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Stress Reduction in Adjacent Level Discs via Dynamic Instrumentation: A Finite Element Analysis

Antonio E. Castellvi, MD,1 Hao Huang, PhD,2 Tov Vestgaarden, PhD,3 Sunil Saigal, PhD,3 Deborah H. Clabeaux, RN,1 David Pienkowski, PhD4

1The Florida Orthopaedic Institute, Tampa, FL 2The Exxonmobil Upstream Research Company, Houston, Texas 3The Department of Civil and Environmental Engineering, University of South Florida, Tampa, FL 4The Center for Biomedical Engineering and the Department of Orthopaedic Surgery, University of Kentucky, Lexington



Conventional (rigid) fusion instrumentation is believed to accelerate the degeneration of adjacent discs by increasing stresses caused by motion discontinuity. Fusion instrumentation that employs reduced rod stiffness and increased axial motion, or dynamic instrumentation, may partially alleviate this problem, but the effects of this instrumentation on the stresses in the adjacent disc are unknown. We used a finiteelement model to calculate and compare the stresses in the adjacent-level disc that are induced by rigid and dynamic posterior lumbar fusion instrumentation.


A 3-dimensional finite-element model of the lumbar spine was obtained that simulated flexion and extension. The L5–S1 segment of this model was fused, and the L4–L5 segment was fixed with rigid or dynamic instrumentation. The mechanical properties of the dynamic instrumentation were determined by laboratory testing and then used in the finite-element model. Peak stresses in the lumbar discs were calculated and compared.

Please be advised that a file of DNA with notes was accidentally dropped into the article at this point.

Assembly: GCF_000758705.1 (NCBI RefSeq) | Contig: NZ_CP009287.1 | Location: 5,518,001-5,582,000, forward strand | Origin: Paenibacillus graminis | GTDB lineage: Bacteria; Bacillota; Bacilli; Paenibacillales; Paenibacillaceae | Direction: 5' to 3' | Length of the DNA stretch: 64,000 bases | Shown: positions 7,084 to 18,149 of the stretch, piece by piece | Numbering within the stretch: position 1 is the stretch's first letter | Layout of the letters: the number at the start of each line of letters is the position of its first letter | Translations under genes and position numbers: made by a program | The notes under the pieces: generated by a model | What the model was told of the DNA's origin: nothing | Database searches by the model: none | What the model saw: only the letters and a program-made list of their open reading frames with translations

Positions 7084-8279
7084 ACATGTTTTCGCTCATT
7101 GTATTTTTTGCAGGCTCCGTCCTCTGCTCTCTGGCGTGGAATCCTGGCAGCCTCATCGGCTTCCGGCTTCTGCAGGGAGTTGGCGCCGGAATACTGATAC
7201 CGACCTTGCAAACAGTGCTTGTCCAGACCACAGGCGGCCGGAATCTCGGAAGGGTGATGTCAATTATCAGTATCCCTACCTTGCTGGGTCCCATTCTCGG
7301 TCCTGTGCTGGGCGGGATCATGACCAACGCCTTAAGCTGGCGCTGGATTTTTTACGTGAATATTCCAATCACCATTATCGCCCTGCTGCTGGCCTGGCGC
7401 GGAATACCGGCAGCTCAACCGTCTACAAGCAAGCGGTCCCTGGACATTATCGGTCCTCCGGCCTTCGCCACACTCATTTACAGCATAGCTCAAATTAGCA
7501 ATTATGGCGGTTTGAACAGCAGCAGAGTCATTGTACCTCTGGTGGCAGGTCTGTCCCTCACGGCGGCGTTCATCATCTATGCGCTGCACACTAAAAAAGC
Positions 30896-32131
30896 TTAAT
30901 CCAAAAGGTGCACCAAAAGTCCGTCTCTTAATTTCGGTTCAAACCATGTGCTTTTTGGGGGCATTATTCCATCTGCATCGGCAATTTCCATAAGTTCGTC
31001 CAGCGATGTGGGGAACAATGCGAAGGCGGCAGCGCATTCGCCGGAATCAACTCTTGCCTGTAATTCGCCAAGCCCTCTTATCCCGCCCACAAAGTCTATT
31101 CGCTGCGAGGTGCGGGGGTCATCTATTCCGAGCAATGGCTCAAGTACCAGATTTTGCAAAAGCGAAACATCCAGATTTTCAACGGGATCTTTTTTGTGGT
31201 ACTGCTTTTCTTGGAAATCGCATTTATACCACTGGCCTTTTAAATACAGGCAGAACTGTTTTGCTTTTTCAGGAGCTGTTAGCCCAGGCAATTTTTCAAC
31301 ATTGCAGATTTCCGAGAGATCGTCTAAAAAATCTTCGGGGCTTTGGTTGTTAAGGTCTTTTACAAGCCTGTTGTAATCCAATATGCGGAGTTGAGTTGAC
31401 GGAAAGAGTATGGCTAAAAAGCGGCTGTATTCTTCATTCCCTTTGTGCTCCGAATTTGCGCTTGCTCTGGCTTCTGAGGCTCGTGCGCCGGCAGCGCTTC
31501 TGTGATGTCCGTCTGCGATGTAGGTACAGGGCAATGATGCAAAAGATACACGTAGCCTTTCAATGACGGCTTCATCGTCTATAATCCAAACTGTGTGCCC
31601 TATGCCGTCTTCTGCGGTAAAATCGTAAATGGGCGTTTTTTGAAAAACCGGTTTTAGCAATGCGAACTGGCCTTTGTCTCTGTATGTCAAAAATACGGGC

The reduced-stiffness component of the dynamic instrumentation was associated with a 1% to 2% reduction in peak compressive stresses in the adjacent-level disc (at 45° flexion), and the increased axial motion component of this instrumentation reduced peak disc stress by 8% to 9%. Areas of disc tissue exposed to 80% of peak stresses of 6.17 MPa were 47% less for discs adjacent to dynamic instrumentation than for those adjacent to rigid instrumentation.


Reduced stiffness and increased axial motion of dynamic posterior lumbar fusion instrumentation designs result in an approximately 10% cumulative stress reduction for each flexion cycle. The effect of this stress reduction over many cycles may be substantial.

Clinical Relevance

The cumulative effect of this reduced amplitude and distribution of peak stresses in the adjacent disc may partially alleviate the problem of adjacent-level disc degeneration.

disc degeneration, spine fusion, posterior instrumentation, disc stresses, adjacent disc
Volume 1 Issue 2